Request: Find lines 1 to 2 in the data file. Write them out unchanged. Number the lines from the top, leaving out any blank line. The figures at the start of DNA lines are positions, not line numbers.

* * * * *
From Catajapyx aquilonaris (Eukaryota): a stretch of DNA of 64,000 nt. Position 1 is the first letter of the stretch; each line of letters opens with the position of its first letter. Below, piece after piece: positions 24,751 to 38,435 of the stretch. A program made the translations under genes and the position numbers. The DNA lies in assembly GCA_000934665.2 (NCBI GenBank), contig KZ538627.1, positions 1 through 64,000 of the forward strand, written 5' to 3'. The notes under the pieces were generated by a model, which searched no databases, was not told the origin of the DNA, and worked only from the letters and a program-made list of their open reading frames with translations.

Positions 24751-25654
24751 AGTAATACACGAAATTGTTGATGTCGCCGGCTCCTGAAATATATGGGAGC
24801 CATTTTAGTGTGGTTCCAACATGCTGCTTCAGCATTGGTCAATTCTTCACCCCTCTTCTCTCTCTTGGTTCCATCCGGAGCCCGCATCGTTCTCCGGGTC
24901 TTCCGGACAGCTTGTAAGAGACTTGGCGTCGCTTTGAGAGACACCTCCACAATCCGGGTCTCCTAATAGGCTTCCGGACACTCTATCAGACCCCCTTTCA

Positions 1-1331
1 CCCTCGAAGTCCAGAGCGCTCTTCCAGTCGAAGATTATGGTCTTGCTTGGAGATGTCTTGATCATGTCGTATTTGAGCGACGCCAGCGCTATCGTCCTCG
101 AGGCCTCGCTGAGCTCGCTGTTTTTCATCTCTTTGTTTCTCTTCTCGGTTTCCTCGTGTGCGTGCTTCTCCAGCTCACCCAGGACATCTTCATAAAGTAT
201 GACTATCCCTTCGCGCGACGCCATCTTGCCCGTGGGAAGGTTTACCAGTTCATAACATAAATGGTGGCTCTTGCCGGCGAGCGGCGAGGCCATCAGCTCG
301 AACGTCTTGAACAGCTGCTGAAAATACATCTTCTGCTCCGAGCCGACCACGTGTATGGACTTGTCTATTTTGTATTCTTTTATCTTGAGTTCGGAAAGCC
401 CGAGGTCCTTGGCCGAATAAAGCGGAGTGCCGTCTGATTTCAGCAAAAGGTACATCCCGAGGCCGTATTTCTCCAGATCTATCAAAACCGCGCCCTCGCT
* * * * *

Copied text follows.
From Catajapyx aquilonaris (Eukaryota): a stretch of DNA of 64,000 nt. Position 1 is the first letter of the stretch; each line of letters opens with the position of its first letter. Below, piece after piece: positions 24,751 to 38,435 of the stretch. A program made the translations under genes and the position numbers. The DNA lies in assembly GCA_000934665.2 (NCBI GenBank), contig KZ538627.1, positions 1 through 64,000 of the forward strand, written 5' to 3'. The notes under the pieces were generated by a model, which searched no databases, was not told the origin of the DNA, and worked only from the letters and a program-made list of their open reading frames with translations.

Positions 24751-25654